“The Oxbow,” by Thomas Cole, 1836.
This nine-part history of American classical music will run through January and February on the HPR-2 program “Howard’s Day Off.” The essays covering the same material, which do not always accord precisely with the programs, are posted here in full.
We think of rock as recent, jazz as older, classical music as much older. But the actual chronology may adjust your perception of this.
Rock is not recent. Chuck Berry (1926-2017) was in his thirties when he recorded his early hits “Maybelline” in 1955 and “Roll Over Beethoven” in 1956. Bill Haley (1925-1981) recorded both “Rock Around the Clock” and “Shake, Rattle and Roll” in 1954. Cleveland disc jockey Alan Freed (1921-1965), who coined the term “rock and roll,” began playing rhythm and blues records on the overnight shift at WJW Cleveland in 1951. That was two years before I was born.
By 1951, jazz was decades old. The name “jazz” dates back to about 1915, four years before my dad was born, but the syncopated music that evolved into jazz dated from not later than 1860, and by 1951, on the eve of rock ‘n’ roll, jazz had evolved through New Orleans jazz, Chicago jazz, blues, boogie woogie, swing and was well into bebop.
The phonograph was invented in 1877 but the widespread sale of flat records (as opposed to cylinders) came only in the Roaring Twenties. The 1920s also saw the first radio stations and, almost as soon, radio networks. Live jazz took off in the Roaring Twenties because it was the main music of speakeasies.
And classical music? This is where it gets interesting.
We know sheet music by Haydn circulated in the colonies while Haydn was still alive – he lived until 1809, 20 years after the inauguration of George Washington as president.
But the New York Philharmonic was not founded until 1842. The Boston Symphony was founded in 1881, one year after the Saint Louis Symphony. Carnegie Hall opened in 1891 with Tchaikovsky conducting; the Chicago Symphony formed that same year. The Philadelphia Orchestra was founded in 1900, and the Honolulu Symphony. The San Francisco Symphony was not founded until 1911. Did you know symphony orchestras came to America so late? No wonder there were so few orchestral composers in America until the last decade of the 19th century.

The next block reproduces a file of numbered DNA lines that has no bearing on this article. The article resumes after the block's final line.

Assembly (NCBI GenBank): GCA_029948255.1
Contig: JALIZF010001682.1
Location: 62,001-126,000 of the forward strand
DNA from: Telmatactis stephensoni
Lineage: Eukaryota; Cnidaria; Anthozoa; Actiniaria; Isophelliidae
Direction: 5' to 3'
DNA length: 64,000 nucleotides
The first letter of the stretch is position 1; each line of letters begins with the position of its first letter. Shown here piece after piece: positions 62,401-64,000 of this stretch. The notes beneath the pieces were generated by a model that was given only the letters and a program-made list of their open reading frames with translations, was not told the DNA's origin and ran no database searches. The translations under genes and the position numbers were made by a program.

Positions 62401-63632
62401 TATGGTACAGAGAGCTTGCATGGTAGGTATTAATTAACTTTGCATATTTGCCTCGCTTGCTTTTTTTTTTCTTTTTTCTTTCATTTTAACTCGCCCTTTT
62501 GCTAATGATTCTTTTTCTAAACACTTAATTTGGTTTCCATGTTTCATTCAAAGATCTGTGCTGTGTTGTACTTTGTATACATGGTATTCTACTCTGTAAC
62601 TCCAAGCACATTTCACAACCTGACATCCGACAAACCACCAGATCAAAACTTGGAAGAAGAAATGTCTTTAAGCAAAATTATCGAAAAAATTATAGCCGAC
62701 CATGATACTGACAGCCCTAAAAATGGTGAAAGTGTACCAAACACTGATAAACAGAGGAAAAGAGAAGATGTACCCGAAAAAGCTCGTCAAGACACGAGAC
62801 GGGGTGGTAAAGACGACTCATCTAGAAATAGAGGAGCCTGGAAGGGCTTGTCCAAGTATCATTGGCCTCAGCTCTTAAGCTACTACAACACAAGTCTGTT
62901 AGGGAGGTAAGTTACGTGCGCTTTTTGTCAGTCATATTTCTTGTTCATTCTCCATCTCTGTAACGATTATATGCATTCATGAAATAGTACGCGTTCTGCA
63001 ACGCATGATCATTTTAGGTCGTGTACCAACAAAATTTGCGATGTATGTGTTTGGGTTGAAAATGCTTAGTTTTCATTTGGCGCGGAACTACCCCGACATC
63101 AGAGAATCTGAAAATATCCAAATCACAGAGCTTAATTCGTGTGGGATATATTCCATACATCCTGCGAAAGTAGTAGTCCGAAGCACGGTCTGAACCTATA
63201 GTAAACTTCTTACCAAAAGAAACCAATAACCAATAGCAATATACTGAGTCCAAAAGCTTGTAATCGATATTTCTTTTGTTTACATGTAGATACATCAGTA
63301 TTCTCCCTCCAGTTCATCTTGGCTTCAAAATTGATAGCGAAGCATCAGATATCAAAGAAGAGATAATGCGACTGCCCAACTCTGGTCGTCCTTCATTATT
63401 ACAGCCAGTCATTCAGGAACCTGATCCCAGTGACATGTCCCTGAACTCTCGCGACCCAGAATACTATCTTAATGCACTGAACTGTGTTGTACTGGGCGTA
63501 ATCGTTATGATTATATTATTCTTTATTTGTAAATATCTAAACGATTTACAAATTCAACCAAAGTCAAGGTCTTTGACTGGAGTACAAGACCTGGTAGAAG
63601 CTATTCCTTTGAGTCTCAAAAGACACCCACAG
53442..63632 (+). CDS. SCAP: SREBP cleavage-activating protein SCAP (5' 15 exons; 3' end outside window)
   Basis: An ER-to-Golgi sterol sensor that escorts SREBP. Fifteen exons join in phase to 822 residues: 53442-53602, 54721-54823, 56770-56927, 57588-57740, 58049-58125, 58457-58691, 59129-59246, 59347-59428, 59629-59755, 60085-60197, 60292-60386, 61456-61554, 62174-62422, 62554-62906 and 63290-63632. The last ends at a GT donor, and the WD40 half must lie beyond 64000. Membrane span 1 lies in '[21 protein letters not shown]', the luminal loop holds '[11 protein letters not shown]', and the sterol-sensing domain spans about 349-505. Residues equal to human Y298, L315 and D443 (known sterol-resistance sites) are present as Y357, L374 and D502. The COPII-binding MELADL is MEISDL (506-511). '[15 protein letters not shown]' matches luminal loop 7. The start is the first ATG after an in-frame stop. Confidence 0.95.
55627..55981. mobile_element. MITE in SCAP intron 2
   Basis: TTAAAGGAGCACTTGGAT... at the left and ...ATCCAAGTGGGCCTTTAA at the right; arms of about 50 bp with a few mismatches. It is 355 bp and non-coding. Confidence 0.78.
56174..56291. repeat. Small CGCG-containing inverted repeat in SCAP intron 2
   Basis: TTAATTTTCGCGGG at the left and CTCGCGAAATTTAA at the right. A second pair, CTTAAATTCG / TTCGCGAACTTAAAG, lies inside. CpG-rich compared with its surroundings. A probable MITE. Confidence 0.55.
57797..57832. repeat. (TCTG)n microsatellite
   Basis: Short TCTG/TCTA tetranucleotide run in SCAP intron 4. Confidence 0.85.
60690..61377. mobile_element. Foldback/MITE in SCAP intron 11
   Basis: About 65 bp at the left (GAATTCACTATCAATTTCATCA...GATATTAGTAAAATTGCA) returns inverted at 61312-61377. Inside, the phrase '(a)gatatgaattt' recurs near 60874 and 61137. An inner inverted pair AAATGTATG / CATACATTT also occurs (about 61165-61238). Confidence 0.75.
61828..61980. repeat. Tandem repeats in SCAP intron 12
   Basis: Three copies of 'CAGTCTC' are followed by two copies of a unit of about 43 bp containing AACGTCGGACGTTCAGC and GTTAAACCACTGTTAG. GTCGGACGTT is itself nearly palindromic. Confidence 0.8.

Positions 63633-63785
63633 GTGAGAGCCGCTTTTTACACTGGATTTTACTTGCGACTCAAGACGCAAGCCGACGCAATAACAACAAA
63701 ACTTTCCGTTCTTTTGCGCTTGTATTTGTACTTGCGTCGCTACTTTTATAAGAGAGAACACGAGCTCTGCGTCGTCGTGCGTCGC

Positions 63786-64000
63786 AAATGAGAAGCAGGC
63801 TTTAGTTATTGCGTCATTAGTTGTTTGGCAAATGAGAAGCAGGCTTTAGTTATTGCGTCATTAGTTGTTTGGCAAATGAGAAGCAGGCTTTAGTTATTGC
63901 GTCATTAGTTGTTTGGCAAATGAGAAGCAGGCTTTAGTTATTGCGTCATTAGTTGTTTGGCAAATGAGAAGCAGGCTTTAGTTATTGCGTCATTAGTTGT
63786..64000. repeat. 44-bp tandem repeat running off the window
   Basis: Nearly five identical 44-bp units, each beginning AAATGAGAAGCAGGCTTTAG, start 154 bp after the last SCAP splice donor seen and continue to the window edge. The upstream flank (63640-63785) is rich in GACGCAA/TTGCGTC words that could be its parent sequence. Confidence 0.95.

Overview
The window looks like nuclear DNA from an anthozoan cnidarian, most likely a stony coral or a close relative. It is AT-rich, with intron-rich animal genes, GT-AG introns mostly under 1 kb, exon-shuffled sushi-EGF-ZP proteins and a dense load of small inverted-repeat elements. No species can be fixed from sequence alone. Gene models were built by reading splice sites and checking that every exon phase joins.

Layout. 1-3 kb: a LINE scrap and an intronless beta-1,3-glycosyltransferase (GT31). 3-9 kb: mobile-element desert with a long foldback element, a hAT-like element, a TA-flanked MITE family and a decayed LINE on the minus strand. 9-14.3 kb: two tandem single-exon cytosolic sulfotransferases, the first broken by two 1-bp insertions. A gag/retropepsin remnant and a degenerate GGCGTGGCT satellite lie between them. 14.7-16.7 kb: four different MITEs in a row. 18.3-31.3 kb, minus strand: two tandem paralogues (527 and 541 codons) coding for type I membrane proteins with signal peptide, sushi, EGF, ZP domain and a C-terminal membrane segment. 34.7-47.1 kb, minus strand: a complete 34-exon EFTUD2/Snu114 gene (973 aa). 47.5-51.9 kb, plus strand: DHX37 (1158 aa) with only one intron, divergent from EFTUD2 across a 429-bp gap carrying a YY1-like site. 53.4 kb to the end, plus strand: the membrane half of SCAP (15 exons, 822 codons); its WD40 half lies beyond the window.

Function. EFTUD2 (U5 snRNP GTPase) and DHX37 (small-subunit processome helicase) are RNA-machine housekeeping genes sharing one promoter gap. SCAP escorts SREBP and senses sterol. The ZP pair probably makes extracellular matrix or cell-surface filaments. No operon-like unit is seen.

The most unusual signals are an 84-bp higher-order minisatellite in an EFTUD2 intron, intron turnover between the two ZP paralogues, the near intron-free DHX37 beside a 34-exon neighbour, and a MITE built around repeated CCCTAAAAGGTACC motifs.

Several colonials of the 1700s wrote and published music, usually religious in nature and usually for singers without accompaniment. The best known today is William Billings (1746-1800), because his students formed a society that kept his music from disappearing entirely in the 1800s, and because William Schuman (1910-1992) arranged three Billings pieces as “New England Triptych,” which turned out to be his own most popular work. Billings was poor, sometimes homeless, and hobbled by physical infirmities – one leg shorter than the other, and only one good eye, according to a contemporary account – but was respected as a teacher.
Louis Gottschalk and Stephen Foster
The first American to make waves internationally in the classical world was Louis Moreau Gottschalk (1829-1869), a child prodigy pianist out of New Orleans who concertized in Europe – praised by Chopin and Liszt – then throughout Latin America.
Like Chopin, Gottschalk could surprise and delight his audiences with unexpected chord changes, but he also drew on popular musical forms and rhythms he picked up in New Orleans, Havana, Puerto Rico and his other ports of call.
Gottschalk’s dad was a Jewish businessman from London who also had German antecedents. His mother from Creole, from Cuba. The family was large, prosperous and respected – compared to the rest of the South, mixed blood was no big deal in New Orleans, though society had all kinds of social conventions based on blood – and Gottschalk’s father took him to Europe for a classical music education. The Paris Conservatory rejected him, not because of race but because he was an American; his father found private tutors.
Louis Moreau Gottschalk.
Because Gottschalk drew inspiration from popular music in the Americas, his music today provides a valuable look back, showing that syncopated music was popular before the Civil War, generations before the music of Jelly Roll Morton, W.C. Handy or Scott Joplin. “Early” jazz may well have been a mature art form before it acquired its recordings or even its name.
The irony of Gottschalk’s career is that his extensive use of indigenous music had its impact in Europe and Latin America, where he concertized, rather than in America.
Stephen Foster (1826-1864) is often credited with popularizing the music of the South with his own compositions, and the list of his songs is certainly impressive, including “Beautiful Dreamer,” “Oh! Susanna,” “My Old Kentucky Home,” “Old Folks at Home (Way Down Upon the Swanee River),” “Jeanie With the Light Brown Hair,” “Camptown Races,” and “Old Black Joe.”
But Stephen Foster was born in Pittsburgh, where he got music lessons from a German émigré. He never lived in the South, indeed never even visited the South apart from a Mississippi riverboat trip for his honeymoon in 1852. What he knew, or thought he knew, about the South came entirely from minstrel shows.
That didn’t keep his songs from sweeping the nation, and Charles Ives (1874-1954), whose music is full of snippets from popular music, frequently quoted Foster songs.